In short, the size disadvantage causes them to be more aggressive. This aggression, in turn, offers runts a better chance at survival.

But here’s the good news — even the feistiest runts can grow up confident and well-behaved dogs. With the proper training and guidance, their aggression can easily be modified.

Start by establishing yourself as the leader of the pack. This will give your pup boundaries and structure, so they understand their aggression is unacceptable.

And we always emphasize this: consistency is key when it comes to correcting bad behaviors; set clear expectations for how your pup should behave and consistently reward good behavior with positive reinforcement such as treats or praise.

Every day should include plenty of playtimes and walks so your pup has an outlet for any pent-up energy that could lead to aggressive behavior.

Related Questions

Is it true that the puppy in the middle of the uterus will develop into a runt?

This simply isn’t true! Every puppy is equally as likely to become a runt regardless of their position within the womb.

When determining which pup will become a runt, its successful implantation into the uterus is key, not the placement.

Will the last fertilized egg develop into a runt of the litter?

There is no basis for the claim that the last fertilized egg will develop into a runt of the litter. This is because there are numerous variables to consider when understanding why some pups are born smaller than others, and ‘being the last one in’ isn’t one of them.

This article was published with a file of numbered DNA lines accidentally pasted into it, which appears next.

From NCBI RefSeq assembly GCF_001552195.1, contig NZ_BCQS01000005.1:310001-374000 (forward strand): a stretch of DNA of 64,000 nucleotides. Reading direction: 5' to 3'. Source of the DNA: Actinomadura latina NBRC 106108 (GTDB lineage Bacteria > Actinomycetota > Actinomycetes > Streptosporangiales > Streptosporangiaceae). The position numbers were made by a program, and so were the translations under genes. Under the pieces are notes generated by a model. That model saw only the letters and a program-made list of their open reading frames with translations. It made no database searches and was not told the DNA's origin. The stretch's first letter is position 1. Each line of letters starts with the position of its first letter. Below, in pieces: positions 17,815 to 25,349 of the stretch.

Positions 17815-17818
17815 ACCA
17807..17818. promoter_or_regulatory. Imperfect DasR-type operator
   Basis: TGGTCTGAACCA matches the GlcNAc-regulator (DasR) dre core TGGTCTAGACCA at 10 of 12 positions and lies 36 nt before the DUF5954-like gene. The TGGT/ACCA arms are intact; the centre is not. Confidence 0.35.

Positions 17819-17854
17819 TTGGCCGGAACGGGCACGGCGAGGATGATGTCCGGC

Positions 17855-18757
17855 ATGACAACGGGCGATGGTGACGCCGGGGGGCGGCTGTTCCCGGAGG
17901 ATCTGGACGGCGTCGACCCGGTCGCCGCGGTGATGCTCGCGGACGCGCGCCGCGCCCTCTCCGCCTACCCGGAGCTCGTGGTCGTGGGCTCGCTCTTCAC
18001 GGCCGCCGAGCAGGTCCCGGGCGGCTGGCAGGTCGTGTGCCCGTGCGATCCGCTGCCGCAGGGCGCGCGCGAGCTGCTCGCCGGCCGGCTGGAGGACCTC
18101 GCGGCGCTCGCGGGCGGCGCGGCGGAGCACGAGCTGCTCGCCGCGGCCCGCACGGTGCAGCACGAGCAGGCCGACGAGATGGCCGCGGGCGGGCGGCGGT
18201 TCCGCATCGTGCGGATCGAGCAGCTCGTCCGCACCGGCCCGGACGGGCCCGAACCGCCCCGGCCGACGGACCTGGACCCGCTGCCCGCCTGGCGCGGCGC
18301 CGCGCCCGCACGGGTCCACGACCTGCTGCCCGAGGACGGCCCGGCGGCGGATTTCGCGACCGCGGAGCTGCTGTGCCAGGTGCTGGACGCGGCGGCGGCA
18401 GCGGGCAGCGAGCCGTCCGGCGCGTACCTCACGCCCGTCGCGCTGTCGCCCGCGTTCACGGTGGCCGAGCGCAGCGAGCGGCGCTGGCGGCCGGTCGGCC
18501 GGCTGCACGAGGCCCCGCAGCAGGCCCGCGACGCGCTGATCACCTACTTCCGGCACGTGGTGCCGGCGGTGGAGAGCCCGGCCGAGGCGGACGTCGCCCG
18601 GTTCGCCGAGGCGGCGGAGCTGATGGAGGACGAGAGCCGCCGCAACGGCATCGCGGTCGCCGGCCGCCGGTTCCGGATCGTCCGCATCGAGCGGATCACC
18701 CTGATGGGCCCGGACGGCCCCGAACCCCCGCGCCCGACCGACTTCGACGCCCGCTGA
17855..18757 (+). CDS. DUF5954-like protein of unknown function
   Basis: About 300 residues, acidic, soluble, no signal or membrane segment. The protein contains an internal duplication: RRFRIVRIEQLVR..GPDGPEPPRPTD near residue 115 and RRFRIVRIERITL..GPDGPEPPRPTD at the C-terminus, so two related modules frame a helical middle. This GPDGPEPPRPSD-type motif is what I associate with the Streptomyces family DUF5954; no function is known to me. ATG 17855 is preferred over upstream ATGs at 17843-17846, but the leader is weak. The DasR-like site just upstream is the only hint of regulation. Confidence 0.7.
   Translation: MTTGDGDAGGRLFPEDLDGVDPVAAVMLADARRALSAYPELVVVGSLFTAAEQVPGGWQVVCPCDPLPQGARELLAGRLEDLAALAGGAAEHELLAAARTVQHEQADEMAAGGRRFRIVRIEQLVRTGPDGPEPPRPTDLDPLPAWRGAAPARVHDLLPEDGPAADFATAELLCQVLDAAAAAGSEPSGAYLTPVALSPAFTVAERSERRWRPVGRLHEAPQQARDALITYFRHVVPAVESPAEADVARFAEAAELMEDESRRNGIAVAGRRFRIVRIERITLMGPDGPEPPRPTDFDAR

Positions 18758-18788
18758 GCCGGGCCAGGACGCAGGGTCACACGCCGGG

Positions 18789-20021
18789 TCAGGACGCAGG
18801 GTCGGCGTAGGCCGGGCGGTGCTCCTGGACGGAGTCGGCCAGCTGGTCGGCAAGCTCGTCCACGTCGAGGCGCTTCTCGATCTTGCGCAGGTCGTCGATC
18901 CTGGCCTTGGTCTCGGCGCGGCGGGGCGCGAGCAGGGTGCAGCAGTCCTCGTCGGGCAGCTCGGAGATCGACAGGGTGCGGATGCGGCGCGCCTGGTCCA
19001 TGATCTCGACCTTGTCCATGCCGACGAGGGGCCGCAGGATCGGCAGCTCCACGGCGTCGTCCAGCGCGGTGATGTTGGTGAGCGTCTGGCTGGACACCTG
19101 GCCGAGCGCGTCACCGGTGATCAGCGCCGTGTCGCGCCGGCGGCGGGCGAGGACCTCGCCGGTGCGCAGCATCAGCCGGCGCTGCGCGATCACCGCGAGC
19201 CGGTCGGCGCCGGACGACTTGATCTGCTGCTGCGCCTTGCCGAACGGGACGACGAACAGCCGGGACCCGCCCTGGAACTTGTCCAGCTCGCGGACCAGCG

One of the most common sources of variation is based on how much nutrition each fetus receives through its mother’s placenta during gestation, which can even differ among siblings.

What are health issues more common in runts of litter?

Undernourishment is one prominent issue that these little guys are particularly prone to. When a runt doesn’t get enough food, its body won’t develop properly, leading to physical and mental deficiencies that can hinder its growth. Physical deficiencies commonly develop in litter runts include dwarfism and cleft palate.

Fading puppy syndrome is another heartbreaking health problem affecting runts of the litter. These puppies are born undersized and face an uphill battle to survive, with their delicate constitutions often leading to premature death within two weeks of birth.

Will the dam reject the runt of the litter?

Usually, a dam will feel overwhelmed by having too many pups to care for at once and can’t provide them all with adequate nourishment; hence she may reject one or two pups. In the case of runts of the litter, they may be at risk of rejection especially since they’re not able to push through and nurse more successfully. 

The rejection of an offspring by its mother is a heartbreaking sight to witness. It’s even more devastating when the one being shunned away from is a tiny, helpless runt. If the mom gives up on one of your pups, you should step in! The pup may require supplemental feeding or even formula if it is having trouble nursing from its mother.

How do you help runts of the litter?

The runt can often have difficulty competing for milk and sustenance, so it’s essential to allow them to get enough nutrition. When feeding the runt, one should consider positioning them closer to their mother’s tail when nursing. This is because the milk will be at its richest here and provide more nourishment for your pet.


Kustritz, M. V. R. (2006). The Dog Breeder’s Guide to Successful Breeding and Health Management E-Book. Elsevier Health Sciences.

Harris, M. S. (2006). Canine Reproduction and Whelping: A Dog Breeder’s Guide.